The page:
This is a short write-up on different approaches and nuances of Netskope Android client (NSClient) deployments, as it differs from, for example, the deployment of the Netskope iOS Client.
This post will cover a rather easy and common deployment of steering and protecting certain app traffic to Netskope. This is similar to how iOS enables per-app VPN deployment. If you are interested is the high-level overview of our mobile capabilities, you might want to check out the following blog post: Netskope's capabilities on mobile platforms - The Netskope Community
The mentioned functionalities and configuration of the Netskope Android client are described in the documentation center: https://docs.netskope.com/en/netskope-client-supported-os-and-platform.html.
When you start deploying the NSClient with a Mobile Device Management (MDM) solution such as VMware Workspace and Microsoft Intune, the NSClient will be installed under the work profile. This is a neat feature in Android that allows a user to use the MS Outlook app in the personal space as well as the work profile. Because the NSClient is only installed in the work profile, this means that only the traffic originating from work applications is steered to Netskope. WhatsApp traffic in the personal profile will not be steered to Netskope.
When using the NSClient, a Netskope tenant CA certificate will be installed in the user certificate store of the work profile. Accordingly, by default, the whole work profile will be tunneled to Netskope. Apps and/or traffic within the personal profile will not be steered to Netskope.
Because the Netskope tenant certificate is not installed in the system certificate store of the work profile, apps that do not explicitly trust the user certificate store will throw errors when TLS decryption is performed.
The inability to install a third-party custom CA into the system store has been introduced since Android Nougat (source: https://android-developers.googleblog.com/2016/07/changes-to-trusted-certificate.html).
The Netskope Client adds nifty traffic steering capabilities on Android that allow organizations to determine which applications they would like to bypass directly to the internet (5G/WiFi) or steer to Netskope to inspect traffic or connect to a private application.
The image below shows the work profile of an organization where the organization wishes to steer Chrome traffic to Netskope to connect to the internal Sharepoint and also protect against malware and enforce compliance on the corporate browser.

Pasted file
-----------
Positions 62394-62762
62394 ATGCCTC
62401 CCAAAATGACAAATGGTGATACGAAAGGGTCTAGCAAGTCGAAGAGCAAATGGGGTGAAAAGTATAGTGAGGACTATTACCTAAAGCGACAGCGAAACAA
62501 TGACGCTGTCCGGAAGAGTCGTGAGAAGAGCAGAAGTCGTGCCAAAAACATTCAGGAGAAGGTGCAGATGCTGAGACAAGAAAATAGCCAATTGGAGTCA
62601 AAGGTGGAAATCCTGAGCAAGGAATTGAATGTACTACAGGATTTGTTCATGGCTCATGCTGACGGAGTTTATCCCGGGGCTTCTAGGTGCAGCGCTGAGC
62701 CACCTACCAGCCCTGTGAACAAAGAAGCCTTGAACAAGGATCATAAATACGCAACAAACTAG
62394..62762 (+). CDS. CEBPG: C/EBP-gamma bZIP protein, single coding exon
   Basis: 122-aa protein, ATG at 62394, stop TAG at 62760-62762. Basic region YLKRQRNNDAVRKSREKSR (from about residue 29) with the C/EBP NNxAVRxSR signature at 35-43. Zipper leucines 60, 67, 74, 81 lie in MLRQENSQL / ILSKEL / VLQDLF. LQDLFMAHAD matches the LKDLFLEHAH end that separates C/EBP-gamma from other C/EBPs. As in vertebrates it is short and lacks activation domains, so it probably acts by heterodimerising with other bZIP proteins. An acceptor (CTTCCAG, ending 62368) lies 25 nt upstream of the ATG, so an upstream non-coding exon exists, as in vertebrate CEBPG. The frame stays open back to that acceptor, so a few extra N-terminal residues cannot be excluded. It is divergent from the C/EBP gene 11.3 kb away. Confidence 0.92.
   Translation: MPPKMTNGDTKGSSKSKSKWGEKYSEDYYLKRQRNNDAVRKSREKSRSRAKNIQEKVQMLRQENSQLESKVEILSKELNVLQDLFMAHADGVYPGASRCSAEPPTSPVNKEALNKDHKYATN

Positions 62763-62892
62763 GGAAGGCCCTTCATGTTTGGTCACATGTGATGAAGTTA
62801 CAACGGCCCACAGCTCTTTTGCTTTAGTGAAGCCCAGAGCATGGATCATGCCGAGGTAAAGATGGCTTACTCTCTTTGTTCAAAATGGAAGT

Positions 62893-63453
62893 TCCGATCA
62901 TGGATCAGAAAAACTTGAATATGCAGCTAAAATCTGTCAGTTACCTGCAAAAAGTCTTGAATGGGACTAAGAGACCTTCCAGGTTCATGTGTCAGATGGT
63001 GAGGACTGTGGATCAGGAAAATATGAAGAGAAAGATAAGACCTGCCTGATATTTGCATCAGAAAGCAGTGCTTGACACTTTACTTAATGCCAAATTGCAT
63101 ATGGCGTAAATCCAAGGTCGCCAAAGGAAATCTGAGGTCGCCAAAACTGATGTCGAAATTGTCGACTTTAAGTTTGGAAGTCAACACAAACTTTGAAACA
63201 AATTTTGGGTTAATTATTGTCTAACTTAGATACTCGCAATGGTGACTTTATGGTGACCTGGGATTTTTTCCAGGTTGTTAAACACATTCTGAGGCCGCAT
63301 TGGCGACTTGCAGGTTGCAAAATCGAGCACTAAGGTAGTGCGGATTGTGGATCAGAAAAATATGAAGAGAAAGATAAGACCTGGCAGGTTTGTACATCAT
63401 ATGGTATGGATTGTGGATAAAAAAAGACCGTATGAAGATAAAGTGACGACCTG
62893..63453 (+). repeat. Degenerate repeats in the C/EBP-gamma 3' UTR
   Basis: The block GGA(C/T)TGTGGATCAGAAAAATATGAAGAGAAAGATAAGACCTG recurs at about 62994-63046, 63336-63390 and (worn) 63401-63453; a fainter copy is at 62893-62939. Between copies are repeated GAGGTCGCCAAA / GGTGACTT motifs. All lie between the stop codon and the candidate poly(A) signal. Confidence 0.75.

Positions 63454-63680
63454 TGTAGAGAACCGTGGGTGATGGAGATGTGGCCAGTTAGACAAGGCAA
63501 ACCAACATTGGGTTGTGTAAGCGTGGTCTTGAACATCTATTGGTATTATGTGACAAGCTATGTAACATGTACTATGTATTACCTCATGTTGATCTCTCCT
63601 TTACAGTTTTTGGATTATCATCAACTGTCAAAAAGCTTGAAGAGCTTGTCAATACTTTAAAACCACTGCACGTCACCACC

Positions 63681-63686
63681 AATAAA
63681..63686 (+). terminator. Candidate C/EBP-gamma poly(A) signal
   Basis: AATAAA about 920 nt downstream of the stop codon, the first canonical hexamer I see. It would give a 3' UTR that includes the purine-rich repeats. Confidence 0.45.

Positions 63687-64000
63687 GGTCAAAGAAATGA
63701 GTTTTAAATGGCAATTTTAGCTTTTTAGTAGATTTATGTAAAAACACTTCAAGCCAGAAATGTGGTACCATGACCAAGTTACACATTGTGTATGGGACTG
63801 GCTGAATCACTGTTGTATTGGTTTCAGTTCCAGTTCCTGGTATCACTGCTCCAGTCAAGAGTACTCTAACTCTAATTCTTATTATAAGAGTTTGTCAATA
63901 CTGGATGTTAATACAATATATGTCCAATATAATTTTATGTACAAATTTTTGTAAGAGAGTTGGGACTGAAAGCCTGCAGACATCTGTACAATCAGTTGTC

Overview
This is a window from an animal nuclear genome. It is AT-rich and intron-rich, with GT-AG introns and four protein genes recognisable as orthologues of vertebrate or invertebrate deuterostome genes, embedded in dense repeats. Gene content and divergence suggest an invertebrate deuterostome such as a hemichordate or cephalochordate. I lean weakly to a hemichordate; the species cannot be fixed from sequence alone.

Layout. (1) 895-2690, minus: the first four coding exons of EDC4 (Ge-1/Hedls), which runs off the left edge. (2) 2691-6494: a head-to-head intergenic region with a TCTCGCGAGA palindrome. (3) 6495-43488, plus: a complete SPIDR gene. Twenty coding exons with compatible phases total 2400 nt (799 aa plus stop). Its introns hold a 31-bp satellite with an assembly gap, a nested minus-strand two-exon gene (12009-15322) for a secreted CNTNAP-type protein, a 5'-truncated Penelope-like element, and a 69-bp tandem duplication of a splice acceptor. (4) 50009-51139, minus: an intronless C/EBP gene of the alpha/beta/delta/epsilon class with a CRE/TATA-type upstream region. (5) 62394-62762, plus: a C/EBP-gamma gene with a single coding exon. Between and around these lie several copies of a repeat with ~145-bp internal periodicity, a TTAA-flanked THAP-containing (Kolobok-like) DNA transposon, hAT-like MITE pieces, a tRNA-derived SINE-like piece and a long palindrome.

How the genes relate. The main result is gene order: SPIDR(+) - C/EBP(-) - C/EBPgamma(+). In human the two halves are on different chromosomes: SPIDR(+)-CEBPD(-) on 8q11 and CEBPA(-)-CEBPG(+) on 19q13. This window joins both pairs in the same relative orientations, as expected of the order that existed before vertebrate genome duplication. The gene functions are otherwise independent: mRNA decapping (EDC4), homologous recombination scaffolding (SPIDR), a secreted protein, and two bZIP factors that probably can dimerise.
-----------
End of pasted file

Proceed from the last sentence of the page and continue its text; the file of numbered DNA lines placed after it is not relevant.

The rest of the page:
These traffic streams are highlighted in orange. Other applications/processes where certificate pinning is used or video traffic is originating, such as OneDrive, Teams, and Samsung Bixby, can be bypassed. These traffic streams are highlighted in green.
The configuration of the steering policies is performed in a steering profile that can be applied based on the group of the user or the organizational unit (OU). This can be found in the Settings page of Netskope -> Security Cloud Platform -> Steering Configuration -> <Select your config> -> Exceptions -> New Exception -> Certificate Pinned Application -> Create a new definition for the Android Platform.
See below two different RegEx definitions based on the Android application IDs. The first RegEx will make the Nsclient only steer traffic from Chrome and MS Edge to Netskope, while bypassing all other work-related processes/applications.
Or if you would only like to steer Microsoft Edge to Netskope:
To make it more visual on what is selected and what is not based on these rules:
Source: https://regex101.com/ (PCRE2)
If you want to steer different applications you can easily find the application ID on the Google Playstore. Just search for the application and the application ID will be shown in the URI, just like the example below (underlined in red).
There are different approaches to steer and secure user traffic on an Android system. This post illustrates how to accomplish real-time inspection for the Microsoft Edge and Chrome browsers within the work profile. If you would like to inspect other applications, it is important that such applications explicitly allow TLS decryption (do not perform certificate pinning).
Another excellent approach for protecting managed applications that are certificate pinned (i.e., Microsoft Office 365 and Google Workspace) is Netskope CASB. This will protect your applications and users against threats and data loss in scenarios where applications are certificate pinned on a mobile device, or when an agent cannot be automatically installed (third-party contractors, BYOD). For more information, take a look at https://www.netskope.com/products/casb.